It’s the Monday after GameHole Con and the week of Halloween. I had a fantastic time and am grateful to have been part of the show as a special guest. Said I wasn’t going to write the day after the show, but I lied. I realized that I wanted to tell you the story behind why I proposed the Rethinking Fear in Horror Games Interview with Doctor Megan at the show for two reasons: One, MeganPsyD (on Twitter) recorded it, and I’d really, really be grateful if you’ll reshare it when it goes live and two, because the long, sordid backstory isn’t appropriate to share with you when the literal star of this interview is Doctor Megan Connell.
All right… So, one of the many work-related tasks I did during the pandemic was to review all the creative projects I wanted to do but never produced. I think I told you this before, but as a transmedia storyteller I love to develop stories in different mediums to tap into the gifts they bring. Working on IP as a game designer was a great push toward that, because I had the pleasure of being able to study the IPs I was working on in different media forms.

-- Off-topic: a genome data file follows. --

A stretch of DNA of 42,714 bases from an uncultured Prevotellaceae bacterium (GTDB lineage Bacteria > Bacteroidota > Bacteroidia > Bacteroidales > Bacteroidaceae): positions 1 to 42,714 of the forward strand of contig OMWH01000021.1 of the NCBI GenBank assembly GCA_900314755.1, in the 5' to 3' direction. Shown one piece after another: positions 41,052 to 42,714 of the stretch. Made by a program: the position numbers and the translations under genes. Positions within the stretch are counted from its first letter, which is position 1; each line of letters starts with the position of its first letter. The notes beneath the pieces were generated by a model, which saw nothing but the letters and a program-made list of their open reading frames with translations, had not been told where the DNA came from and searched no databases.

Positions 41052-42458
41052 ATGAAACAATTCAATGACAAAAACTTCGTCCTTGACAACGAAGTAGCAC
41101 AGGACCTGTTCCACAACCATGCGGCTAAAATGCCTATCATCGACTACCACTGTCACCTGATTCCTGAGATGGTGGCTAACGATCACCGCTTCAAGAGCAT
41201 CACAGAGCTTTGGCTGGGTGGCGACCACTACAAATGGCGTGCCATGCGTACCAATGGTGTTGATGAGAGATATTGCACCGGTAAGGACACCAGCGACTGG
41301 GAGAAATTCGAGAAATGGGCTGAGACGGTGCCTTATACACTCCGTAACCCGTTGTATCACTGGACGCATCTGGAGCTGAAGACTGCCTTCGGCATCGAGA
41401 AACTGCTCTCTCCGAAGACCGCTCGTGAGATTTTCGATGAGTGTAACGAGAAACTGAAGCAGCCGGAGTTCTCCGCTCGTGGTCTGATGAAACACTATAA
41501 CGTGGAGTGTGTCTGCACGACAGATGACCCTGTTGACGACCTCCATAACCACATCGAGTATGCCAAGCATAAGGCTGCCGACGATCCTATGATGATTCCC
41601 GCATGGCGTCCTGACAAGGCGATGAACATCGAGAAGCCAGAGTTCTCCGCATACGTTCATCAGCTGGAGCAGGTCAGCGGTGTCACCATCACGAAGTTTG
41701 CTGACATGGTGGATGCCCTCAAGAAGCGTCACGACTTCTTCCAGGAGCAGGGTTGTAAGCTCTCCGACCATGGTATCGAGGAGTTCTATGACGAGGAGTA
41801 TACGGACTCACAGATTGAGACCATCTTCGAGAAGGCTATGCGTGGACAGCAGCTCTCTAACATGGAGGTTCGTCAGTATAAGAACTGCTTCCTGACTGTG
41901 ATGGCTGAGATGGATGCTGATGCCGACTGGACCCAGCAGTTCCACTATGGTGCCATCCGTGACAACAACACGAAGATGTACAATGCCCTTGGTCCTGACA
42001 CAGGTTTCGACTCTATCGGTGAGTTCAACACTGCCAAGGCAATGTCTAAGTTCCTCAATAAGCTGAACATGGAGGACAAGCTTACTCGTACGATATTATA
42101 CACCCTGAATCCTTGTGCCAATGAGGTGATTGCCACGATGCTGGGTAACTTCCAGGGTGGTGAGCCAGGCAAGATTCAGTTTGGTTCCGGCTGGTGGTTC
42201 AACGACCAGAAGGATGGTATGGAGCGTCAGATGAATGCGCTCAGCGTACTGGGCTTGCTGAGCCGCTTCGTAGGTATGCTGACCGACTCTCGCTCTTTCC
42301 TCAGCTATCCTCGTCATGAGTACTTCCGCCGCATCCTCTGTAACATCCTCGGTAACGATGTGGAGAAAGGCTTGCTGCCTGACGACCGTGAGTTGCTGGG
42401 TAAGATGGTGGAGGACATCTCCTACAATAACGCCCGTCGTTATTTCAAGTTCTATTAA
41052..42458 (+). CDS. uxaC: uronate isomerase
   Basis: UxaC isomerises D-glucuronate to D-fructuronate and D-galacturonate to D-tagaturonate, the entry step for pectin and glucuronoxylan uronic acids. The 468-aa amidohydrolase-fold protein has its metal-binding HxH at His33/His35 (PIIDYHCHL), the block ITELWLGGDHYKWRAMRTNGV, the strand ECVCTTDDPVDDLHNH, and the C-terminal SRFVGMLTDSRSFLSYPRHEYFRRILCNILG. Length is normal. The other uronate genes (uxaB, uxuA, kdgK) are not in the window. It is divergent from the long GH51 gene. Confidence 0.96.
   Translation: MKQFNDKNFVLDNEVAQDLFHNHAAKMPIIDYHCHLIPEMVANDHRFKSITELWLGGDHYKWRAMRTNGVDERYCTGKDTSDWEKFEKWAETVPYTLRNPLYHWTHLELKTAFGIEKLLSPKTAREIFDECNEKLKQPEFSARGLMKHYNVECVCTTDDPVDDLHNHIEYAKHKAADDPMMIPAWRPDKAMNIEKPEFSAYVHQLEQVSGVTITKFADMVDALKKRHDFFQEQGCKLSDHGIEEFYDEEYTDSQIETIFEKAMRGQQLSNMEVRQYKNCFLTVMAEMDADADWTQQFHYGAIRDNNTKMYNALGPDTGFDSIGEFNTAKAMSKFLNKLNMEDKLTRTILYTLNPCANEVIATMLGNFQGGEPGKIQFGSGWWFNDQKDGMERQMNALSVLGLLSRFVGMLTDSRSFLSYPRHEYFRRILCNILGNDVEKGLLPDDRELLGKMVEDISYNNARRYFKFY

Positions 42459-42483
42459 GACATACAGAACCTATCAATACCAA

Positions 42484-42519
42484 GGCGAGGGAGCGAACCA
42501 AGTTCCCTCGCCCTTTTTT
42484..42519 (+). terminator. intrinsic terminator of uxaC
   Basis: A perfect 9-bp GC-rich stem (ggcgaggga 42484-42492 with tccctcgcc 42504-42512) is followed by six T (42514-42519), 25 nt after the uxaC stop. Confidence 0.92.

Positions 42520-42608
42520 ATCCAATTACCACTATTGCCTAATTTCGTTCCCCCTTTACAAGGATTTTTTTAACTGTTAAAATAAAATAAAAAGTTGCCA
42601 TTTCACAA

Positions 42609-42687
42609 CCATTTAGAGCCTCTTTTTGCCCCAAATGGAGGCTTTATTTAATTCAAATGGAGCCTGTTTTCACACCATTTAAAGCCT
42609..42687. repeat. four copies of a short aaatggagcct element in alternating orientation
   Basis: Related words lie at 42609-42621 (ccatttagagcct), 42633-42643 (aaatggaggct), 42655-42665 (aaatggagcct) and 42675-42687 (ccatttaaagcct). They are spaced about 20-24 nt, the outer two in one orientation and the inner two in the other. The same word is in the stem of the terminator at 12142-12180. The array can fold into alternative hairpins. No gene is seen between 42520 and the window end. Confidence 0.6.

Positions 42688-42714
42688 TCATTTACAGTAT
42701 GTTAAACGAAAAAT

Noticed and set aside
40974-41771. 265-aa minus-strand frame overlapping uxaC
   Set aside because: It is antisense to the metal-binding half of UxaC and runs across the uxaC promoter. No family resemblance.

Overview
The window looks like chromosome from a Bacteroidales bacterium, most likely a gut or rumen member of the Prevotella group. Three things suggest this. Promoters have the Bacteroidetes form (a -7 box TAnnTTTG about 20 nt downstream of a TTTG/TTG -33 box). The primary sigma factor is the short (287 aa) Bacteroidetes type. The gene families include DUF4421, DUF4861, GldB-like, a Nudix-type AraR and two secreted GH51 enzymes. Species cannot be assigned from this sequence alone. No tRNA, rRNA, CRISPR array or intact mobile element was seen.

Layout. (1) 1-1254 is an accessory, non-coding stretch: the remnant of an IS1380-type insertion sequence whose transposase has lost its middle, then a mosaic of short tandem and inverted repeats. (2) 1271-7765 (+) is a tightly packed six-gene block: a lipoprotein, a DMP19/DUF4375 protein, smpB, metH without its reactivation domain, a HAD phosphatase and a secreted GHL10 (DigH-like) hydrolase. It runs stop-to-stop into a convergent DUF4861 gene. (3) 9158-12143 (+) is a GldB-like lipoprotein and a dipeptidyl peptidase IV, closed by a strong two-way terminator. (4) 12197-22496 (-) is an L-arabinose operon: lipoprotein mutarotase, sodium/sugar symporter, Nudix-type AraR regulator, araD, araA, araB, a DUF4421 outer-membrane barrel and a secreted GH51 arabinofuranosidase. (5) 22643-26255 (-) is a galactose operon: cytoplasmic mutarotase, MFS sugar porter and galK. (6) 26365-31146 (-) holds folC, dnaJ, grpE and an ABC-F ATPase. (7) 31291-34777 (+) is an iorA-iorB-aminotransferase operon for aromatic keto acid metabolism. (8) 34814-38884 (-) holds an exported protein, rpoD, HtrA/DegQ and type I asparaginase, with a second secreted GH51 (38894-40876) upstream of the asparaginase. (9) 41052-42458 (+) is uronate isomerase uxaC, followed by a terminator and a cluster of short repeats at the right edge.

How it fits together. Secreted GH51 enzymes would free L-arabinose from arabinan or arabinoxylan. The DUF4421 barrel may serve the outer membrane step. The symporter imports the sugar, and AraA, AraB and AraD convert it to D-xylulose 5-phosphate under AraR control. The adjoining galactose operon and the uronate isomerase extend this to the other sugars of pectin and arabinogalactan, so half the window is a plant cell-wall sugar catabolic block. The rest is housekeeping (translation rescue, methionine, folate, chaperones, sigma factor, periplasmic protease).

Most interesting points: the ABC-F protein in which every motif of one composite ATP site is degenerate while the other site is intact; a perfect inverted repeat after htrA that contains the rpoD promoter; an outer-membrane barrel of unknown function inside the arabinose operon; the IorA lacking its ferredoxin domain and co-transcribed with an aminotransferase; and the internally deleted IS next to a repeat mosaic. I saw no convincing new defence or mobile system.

But for all those benefits, working on IPs isn’t “my” work. My IPs. Somewhere along the way, I started recognizing I had limited resources to do what I wanted to do. I addressed this in a previous newsletter, but this was one of the reasons why I developed a scarcity mindset. And, look I am really great at project management to usher projects out into the world with the resources I do have available, but at the same time I have always been a high creative and would much, much rather do that.